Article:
Stop documenting the documentation

A while ago I got into a discussion about documentation, can documentation help a programmer to be a better programmer? My view on this is simply no. I know that this is something that is debated all over and there are these two sides, either you are cheering for code documentation or you don’t. I cheer for the latter and I will explain why.

First of all a small disclaimer, I do love documentation of architecture, APIs and all of those project artifacts, they are essential to the project. But it’s not that kind of documentation I will address here, but simply documentation of source code.

Clean up your code

So the first thing, comments is a bad thing because it excuses the developer if he or she write bad code. It tend to add acceptance for sloppiness because you can always explain what you are trying to accomplish with written comments in plain text. First of all, programming is a craft and we are craftsmen. We must act like it and try to improve ourselves. This being said, without the option of explaining yourself with comments in the code you need to focus on write good, simple and explainable code so that other developers easily can read and understand what the code is doing. A few examples;

  • The method signature shall be explaining what the method does e.g.
    public bool SaveNewCustomerToDatabase(ICustomer newCustomer)
  • Write short methods that focus on one well defined thing. If the signature can’t explain what the method does, your method is probably too long or complex and you would need to break it up into smaller ones.
  • Use meaningful variable names. Instead of using
    bool b = false;

Try
bool isConnected = false;

I strongly believe that focusing on good code instead of documenting it will help developers to be better and improve their craftsmanship.

Comment smell

Another bad thing about commenting code is that it will start to smell. We are all familiar with code smell, but comment smell is just as bad. Let me explain. Comment smell is something that will start growing alongside with the comments. The harsh truth is that in most systems where comments are used, the code will change but the comments will not. At first when the guide lines for how the code shall be written and documented is established in the beginning of the projects, the comments will be just fine. But when things start to change due to maintenance, quick fixes or sprints, more and more code will be changed without the developer changes the comments. This is comment smell, the comment describes something other than the code actually performs and that is really bad. It is bad since you can’t trust the comments in the system. If one comment is off, you can’t trust the rest. It’s just like when using unit tests, you must be able to trust them for them to be of use to you.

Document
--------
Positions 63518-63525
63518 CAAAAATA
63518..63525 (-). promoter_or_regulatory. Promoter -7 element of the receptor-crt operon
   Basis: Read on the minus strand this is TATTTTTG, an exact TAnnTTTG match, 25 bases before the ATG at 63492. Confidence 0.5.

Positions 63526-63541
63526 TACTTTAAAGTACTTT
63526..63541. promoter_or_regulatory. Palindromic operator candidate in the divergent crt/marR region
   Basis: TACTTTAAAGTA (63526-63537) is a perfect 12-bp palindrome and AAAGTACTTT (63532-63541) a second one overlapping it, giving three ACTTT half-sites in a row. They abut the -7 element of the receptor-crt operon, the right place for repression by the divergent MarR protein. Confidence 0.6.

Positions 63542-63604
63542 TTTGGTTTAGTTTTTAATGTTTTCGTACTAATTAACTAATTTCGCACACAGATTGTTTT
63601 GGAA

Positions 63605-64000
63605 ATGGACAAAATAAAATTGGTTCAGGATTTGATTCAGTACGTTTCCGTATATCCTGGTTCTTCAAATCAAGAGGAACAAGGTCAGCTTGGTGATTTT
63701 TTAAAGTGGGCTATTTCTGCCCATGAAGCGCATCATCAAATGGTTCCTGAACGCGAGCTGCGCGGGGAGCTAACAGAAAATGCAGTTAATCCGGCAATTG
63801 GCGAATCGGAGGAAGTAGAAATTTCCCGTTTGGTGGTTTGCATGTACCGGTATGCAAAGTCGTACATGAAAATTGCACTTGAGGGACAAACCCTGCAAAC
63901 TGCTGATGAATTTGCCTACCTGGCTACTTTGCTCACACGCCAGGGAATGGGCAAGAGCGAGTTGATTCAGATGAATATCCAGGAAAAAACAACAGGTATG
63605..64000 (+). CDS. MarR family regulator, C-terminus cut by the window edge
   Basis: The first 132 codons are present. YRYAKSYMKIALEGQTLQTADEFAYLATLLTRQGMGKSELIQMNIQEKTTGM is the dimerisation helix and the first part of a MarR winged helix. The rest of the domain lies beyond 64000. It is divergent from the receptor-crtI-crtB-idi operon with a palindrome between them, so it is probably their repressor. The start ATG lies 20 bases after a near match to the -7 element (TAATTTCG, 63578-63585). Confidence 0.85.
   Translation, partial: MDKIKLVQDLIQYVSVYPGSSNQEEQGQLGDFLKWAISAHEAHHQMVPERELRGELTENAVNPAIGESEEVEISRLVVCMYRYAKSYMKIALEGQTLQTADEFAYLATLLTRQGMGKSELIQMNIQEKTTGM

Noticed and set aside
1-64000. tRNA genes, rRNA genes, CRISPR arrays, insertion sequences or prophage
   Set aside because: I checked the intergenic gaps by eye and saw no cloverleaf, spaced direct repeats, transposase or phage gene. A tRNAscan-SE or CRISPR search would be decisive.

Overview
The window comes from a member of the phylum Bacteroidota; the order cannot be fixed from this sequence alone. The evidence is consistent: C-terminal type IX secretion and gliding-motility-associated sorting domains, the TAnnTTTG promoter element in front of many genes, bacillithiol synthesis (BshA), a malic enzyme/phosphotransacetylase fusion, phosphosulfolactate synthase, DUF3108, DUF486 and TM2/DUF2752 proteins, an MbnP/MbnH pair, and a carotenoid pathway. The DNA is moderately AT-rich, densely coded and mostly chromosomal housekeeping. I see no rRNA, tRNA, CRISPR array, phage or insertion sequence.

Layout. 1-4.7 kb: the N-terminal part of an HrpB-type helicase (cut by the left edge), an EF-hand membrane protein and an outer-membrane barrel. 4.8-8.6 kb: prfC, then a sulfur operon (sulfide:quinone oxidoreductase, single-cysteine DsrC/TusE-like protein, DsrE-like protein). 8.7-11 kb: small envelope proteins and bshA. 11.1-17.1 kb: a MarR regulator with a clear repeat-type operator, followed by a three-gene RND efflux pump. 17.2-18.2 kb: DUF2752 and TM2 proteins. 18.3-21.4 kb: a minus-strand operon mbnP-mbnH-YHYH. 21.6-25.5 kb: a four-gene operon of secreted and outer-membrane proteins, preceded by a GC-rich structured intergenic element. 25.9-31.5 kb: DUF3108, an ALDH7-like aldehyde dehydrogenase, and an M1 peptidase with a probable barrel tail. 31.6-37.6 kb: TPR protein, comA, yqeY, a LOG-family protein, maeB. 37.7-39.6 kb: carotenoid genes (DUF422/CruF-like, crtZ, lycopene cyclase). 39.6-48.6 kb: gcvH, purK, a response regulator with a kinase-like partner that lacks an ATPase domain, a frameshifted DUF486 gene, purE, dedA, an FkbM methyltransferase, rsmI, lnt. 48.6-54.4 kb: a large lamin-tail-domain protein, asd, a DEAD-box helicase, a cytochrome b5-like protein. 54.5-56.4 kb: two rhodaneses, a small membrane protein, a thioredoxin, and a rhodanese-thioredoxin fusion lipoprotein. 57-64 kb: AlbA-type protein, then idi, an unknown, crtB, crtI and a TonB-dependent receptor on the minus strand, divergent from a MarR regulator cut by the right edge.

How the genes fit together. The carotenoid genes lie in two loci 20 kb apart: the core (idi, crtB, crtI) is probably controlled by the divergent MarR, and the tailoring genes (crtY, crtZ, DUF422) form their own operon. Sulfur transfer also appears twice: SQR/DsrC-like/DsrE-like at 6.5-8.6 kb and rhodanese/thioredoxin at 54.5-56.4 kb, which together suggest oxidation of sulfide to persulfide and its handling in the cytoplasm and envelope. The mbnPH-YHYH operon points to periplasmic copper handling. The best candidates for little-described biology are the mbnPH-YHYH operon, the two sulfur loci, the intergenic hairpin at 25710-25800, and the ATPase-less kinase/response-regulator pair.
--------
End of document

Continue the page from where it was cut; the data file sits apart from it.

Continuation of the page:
Message handling

I have worked in a several different kinds of projects with mature software like maintenance and system reviews. One thing that I tend to find in all those projects is message handling in the code. No, I do not talk about sending messages to a MSMQ or anything like that, but the source code files being used as a chat where developers writes comments to each other. This is among the worst comments of all since they can indicate an issue, and when you find the comment you have no idea if it is taken care of or if is still an issue. For instance, the next example is a real comment that I found and that had been in the source for over 15 years.

“1994-10-11 We have a problem here that can crash the application. I don’t have time to fix it now so someone else has to do it //Jens”

Oki? Someone else? Who and when? This is BAD! This is a perfect example of comment smell. Issues shall be handled outside of the code in a structured way using post-its, TFS, JIRA or whatever system that can be used to keep track of issues, but not the source code!

Exceptions

There are an exception after all. If you are introducing a complex algorithm in the code and it is hard to understand it, then you should comment it. But then and only then, not with trivial code.

Conclusion

Just to wrap things up, no I don’t think that documenting the source code will help you be a better programmer. In fact, documenting the source code is documenting the documentation because in my eyes, the source code itself is the documentation for the system that explains how the compiled software works!

Don’t forget, you are a craftsman, the code you write is art, it’s built by your key strokes, and don’t waste time on documentation but constantly improve your skills!

“if you can’t write good code, you should not be allowed to comment it!”

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